High flyer: Interview with Phil Maher, director of engineering, Virgin Atlantic
The challenges facing the airline industry have never been tougher. Justin Cunningham talks to Phil Maher, director of engineering at Virgin Atlantic, about how his team engineers solutions.
Operating in one of the most competitive sectors in the world, the engineering pressures and responsibilities on large airlines are unparalleled. Extraordinary care must be taken to manage and control maintenance processes to ensure operational efficiency and, of course, safety become an intrinsic part of the organisation. Additionally, given the competitive nature of the airline industry, introducing and investing in the 'right' new technology is essential in keeping costs down and staying on top.
One of the major challenges facing the sector is product differentiation. Boeing and Airbus have both taken a rather Henry Ford approach to production which means aircraft delivered to airlines around the world are now generic and standardised. It is therefore up to engineers at Virgin Atlantic to drive that differentiation into its aircraft to distinguish them from competitors.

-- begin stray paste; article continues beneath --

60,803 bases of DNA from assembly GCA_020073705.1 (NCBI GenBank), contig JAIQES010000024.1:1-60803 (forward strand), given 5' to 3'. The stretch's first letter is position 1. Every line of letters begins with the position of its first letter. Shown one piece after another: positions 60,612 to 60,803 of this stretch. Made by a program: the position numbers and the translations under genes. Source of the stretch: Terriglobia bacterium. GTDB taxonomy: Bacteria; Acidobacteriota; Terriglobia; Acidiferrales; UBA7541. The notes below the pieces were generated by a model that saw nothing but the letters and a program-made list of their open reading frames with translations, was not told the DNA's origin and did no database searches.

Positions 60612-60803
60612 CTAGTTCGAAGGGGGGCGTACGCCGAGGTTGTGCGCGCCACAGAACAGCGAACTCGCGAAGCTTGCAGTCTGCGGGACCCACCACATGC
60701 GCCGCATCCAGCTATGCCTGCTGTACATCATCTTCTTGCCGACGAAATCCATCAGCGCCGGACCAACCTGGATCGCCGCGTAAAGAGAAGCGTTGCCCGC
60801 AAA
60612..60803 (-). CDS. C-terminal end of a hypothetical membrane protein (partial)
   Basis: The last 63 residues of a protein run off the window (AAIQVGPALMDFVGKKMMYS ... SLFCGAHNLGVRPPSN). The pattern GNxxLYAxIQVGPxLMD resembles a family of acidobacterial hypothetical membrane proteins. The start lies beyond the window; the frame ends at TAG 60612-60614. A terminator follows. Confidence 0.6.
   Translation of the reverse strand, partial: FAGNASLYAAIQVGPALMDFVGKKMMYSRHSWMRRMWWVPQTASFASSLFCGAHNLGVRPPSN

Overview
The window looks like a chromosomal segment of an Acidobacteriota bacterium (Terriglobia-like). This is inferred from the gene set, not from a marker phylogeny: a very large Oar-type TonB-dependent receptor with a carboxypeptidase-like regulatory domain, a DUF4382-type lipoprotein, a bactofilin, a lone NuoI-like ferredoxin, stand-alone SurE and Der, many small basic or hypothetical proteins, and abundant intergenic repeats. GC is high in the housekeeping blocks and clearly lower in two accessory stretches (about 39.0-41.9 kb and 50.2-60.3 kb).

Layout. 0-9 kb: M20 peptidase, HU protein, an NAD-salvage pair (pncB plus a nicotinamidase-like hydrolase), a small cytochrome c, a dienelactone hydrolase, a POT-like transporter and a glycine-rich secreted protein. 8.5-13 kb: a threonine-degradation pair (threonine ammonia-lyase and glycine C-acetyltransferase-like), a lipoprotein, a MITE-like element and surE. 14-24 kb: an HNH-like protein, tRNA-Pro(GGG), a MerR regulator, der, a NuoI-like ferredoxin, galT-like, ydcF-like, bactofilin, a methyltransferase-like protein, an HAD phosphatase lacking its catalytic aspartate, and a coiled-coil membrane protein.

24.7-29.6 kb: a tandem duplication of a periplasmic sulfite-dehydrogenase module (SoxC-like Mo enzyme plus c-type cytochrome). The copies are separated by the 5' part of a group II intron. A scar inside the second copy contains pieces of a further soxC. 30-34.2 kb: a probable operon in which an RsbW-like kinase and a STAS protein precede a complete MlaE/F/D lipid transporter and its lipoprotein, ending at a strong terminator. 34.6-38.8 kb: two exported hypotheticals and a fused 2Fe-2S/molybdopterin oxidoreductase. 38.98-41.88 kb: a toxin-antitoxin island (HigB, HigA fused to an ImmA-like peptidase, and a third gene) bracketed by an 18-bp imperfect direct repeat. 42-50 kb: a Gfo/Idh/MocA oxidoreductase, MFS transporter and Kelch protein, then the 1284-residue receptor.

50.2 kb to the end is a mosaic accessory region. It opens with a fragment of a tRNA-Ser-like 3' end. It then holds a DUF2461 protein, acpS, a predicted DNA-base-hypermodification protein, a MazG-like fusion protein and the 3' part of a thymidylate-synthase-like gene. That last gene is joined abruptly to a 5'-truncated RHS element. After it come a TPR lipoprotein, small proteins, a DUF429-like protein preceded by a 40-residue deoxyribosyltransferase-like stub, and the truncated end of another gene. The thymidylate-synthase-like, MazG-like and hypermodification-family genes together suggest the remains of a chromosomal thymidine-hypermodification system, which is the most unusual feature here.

This creates many engineering challenges for Virgin's design and product engineering teams. "To turn an aircraft into something that is bespoke and specific to Virgin takes a huge amount of effort, energy and thinking," says Phil Maher, director of engineering at Virgin Atlantic. "We normally have to start about three years ahead of an aircraft delivery."
Maher would like to see engineers at Airbus and Boeing modify this approach and think about how they can continue to drive cost out of the manufacture process, but also add flexibility in terms of what the operators want and need to provide. Good advice for most engineers.
"The manufacturers have accepted the need for simplification and cost reduction, but that is being done at the expense of customisation to the aircraft," he says. "We want to provide something unique and special for the passenger. As a result, we have a cabin customisation programme that looks at everything from hard products such as the seats to softer elements such as carpets, colours, service interfaces and technology interfaces."